Friday, November 21, 2014

Whatever lies ahead

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It's been an interesting week, to say the least. I could write this morning about our new immigration policy, but I have little to no interest in it. I could write about Bill Cosby, but that seems to have been done by everyone who has a blog in this country, so I have little to no interest in writing about it. I could write about Adrian Peterson, but I have no interest in except to say that Michael Vick is playing football in the NFL today. You make the connection.

So, I've decided to write about what has affected me more than anything this week.

My wife has taken a job. Most folks would probably celebrate that. Me? If you are a daily (or even a sometimes) reader you know I'm not most folks.

There. Said it. You might not think that important, but I do. More than the money it brings in, more than the reasons she went back to work is the fact she is gone. I can't call her when I need to (which is all the time). I can't see her whenever I so desire. There is a disconnect. There is a scheduling. There is stress.

I read this a couple days back:


A devoted English couple died just 10 minutes apart after a 65-year romance that started in their teen years.

In their final days, Harry and Mavis Stevenson had been living in St. Werburgh's House Care Home in Derby because she had fallen ill and they could not stand being apart.

The Stevensons' family was not surprised when Mavis passed away on Nov. 3 at 89 but was shocked when her 88-year-old husband — who was in good health — shed a few tears and died by her side just minutes later, according to local media.

“Their love lasted and they were devoted to each other. I can imagine them being together now, after their death, side by side,” the couple’s nephew Stephen Cresswell, 63,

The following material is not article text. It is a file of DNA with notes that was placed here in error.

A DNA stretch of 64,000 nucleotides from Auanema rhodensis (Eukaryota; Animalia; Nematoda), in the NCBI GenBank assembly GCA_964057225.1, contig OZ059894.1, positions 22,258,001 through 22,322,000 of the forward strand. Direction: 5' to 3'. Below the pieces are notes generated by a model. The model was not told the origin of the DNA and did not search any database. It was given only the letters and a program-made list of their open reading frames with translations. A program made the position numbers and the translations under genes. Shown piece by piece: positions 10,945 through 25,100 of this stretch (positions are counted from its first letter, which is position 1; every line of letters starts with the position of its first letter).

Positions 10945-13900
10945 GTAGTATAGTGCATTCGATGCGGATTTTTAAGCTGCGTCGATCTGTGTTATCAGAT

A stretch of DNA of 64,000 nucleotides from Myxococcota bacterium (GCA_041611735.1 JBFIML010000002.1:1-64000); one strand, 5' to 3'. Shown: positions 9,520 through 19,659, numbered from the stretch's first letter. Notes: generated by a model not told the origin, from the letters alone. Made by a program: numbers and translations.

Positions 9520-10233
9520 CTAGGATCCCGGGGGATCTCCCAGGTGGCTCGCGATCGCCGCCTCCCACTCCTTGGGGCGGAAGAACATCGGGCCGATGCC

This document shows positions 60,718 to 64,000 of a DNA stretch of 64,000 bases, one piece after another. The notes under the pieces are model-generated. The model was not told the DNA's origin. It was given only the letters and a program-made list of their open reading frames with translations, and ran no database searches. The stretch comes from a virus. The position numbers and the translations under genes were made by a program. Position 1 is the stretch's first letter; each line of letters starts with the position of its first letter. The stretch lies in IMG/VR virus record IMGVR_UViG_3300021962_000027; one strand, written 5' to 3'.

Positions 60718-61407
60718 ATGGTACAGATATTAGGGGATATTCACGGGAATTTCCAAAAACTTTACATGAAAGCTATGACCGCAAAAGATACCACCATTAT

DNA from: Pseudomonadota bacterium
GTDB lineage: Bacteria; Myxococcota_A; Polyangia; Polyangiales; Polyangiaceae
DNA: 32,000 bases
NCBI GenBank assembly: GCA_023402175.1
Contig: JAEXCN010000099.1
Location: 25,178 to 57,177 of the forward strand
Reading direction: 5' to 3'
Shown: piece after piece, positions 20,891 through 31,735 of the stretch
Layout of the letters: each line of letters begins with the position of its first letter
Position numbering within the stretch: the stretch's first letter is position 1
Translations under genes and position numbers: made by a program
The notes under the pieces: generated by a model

Harry and Mavis met at the Asterdale social club before Harry joined the Royal Marines in 1943.

He stormed the beach at Normandy on D-Day to help liberate continental Europe from Hitler’s clutches and was shot in the hand while battling the Japanese in the Pacific theater, the local paper said.

But perhaps the most significant pain came from being apart from Mavis, who was waiting for him back in the United Kingdom.

I get that. And I would want that. No matter when, no matter how, that's what I want. Heck, I would like to go a few minutes before my dear Mary. I am struggling to live without her calming voice, without her calming demeanor. 

Whatever lies ahead, it lies better with her. We became a couple 30 years ago this month, two weeks from now, Egg Bowl Saturday (Mississippi State versus Ole Miss). We will spend this anniversary, Egg Bowl Saturday -- perhaps the most important Egg Bowl ever -- cleaning and working on a room upstairs of our church that will host a large fund-raising dinner on Dec. 6.

She is my right hand. I am her left. She is my up; I am her down(er). We are attached like twins of some ilk. The time away from her this week and in the weeks to come has been awful.

But I understand she is loving being with others rather than sitting at home talking with dogs and cats. I just don't like it.

I owe my life to Jesus, and to Mary. I don't forget that on a daily basis.

His love ran red at the cross. She met me and we met him at the cross. I was lost. I was in chains. The world had a hold on me, as Chris Tomlin says. Then I met her. And life literally hasn't been the same. I couldn't run, couldn't change, couldn't fix it till she lifted me up and turned my face toward his.

Love is indescribable. So I merely call it Mary.